The article argues that rules related to infrastructure exemption policy and rules on competition prescribed in the primary legislation share similar characteristics, but both are, nevertheless, applied in different scenarios. It is arguable that the Commission acts ultra vires in both legal frameworks. Although, the CJEU also has an opportunity to decide upon the application of refusal to deal and the respective essential facilities doctrine, it has, nonetheless, not chosen to follow the path of the Commission. Overall, the article encourages penetration of Art. 102(b) TFEU into the sectorial legislation, which then would be a suitable mix of two legal disciplines. Such a mixed legal instrument then would qualify as a solution for boosting up innovation. On the other hand, perhaps the remedy then should be rather sought in the realm of competences and the respective international agreements.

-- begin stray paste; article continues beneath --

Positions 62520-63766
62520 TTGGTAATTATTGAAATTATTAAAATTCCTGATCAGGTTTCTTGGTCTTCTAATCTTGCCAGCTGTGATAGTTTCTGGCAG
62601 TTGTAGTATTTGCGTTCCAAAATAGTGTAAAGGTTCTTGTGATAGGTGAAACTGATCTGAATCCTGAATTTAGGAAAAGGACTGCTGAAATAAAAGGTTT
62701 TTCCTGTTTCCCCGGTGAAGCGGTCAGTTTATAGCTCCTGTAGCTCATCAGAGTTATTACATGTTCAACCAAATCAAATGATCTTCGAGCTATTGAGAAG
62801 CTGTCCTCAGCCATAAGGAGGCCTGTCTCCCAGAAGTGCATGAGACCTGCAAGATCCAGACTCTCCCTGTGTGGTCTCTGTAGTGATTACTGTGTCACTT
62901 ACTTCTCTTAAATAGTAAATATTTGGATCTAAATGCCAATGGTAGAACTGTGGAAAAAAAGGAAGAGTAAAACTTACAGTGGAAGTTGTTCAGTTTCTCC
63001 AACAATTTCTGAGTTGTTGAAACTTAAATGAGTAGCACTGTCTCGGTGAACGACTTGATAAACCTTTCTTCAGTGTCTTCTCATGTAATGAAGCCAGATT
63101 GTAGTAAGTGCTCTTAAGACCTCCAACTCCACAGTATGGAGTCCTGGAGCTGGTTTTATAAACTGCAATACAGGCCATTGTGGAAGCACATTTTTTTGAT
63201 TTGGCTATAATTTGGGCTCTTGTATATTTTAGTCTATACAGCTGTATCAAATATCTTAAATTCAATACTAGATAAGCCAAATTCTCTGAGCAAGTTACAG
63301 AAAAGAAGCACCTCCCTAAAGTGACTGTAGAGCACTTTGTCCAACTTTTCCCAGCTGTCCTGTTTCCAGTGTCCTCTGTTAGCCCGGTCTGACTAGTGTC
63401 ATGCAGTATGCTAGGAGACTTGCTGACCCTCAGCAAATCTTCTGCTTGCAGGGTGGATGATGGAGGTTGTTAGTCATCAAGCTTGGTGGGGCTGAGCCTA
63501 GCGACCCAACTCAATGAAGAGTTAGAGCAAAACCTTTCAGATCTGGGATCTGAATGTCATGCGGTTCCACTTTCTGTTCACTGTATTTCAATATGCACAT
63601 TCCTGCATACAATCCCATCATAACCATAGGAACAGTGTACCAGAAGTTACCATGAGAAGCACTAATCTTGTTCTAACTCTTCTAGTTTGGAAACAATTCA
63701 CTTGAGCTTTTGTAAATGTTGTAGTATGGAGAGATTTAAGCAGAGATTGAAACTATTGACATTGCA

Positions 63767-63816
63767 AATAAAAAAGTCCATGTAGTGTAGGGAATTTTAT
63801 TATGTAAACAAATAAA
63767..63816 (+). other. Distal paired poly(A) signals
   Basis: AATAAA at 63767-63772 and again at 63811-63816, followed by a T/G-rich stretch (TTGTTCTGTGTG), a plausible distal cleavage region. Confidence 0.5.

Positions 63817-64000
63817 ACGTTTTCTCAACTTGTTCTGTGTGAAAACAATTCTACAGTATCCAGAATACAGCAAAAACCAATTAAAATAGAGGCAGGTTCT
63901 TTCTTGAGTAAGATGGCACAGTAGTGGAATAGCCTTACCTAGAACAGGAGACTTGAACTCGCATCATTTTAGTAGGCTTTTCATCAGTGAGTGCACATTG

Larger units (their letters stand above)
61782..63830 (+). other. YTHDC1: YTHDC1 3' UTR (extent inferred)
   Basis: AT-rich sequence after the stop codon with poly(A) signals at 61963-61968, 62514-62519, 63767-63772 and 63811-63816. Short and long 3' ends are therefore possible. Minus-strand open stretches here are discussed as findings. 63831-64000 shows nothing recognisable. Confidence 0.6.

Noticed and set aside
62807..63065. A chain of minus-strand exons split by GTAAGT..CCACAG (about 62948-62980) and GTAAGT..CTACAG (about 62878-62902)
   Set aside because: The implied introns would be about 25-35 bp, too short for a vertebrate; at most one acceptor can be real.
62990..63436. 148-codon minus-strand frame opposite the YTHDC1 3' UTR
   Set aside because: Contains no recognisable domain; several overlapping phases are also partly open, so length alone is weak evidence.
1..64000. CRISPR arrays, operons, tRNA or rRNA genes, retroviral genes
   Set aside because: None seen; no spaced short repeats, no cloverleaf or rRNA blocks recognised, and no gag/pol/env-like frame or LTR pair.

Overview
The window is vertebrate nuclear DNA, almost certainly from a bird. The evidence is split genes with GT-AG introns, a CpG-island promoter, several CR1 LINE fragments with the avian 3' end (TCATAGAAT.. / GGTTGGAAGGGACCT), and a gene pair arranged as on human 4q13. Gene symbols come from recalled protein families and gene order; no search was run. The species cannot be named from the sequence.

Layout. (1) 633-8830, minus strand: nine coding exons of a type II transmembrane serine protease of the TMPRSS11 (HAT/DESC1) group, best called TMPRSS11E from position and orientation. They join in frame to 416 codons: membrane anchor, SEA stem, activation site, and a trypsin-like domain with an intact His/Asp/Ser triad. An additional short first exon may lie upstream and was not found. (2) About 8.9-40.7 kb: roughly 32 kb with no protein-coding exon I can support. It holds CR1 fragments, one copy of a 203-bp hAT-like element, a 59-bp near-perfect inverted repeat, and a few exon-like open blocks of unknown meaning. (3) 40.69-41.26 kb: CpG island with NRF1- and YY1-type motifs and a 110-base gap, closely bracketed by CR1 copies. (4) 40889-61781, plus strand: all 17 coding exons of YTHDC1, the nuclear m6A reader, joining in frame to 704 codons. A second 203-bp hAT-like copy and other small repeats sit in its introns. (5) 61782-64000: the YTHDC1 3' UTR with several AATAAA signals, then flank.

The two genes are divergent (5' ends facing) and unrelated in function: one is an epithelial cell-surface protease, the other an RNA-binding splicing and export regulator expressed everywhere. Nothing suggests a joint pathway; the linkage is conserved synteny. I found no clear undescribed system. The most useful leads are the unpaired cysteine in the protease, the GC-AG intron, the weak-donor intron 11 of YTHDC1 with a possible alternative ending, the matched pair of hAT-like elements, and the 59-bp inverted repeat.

While the EU internal natural gas market is subject to the liberalization processes, investing entities might be ``locked-up'' concerning their decisional abilities as legislation overly tries to ensure an equal level playing field for every investor. Therefore, one of the possibilities is to challenge the troublesome EU law measure under the WTO. Entities transporting the commodity hold the highest share of incentives to expand, develop and operate on the market. It has to be understood that the Union itself cannot construct the necessary infrastructure in order to satisfy the ever- growing consumer demand for natural gas. Article emphasizes that the EU energy acquis should not extend outside the internal market otherwise acquis would fail.European Energy and Environmental Law Review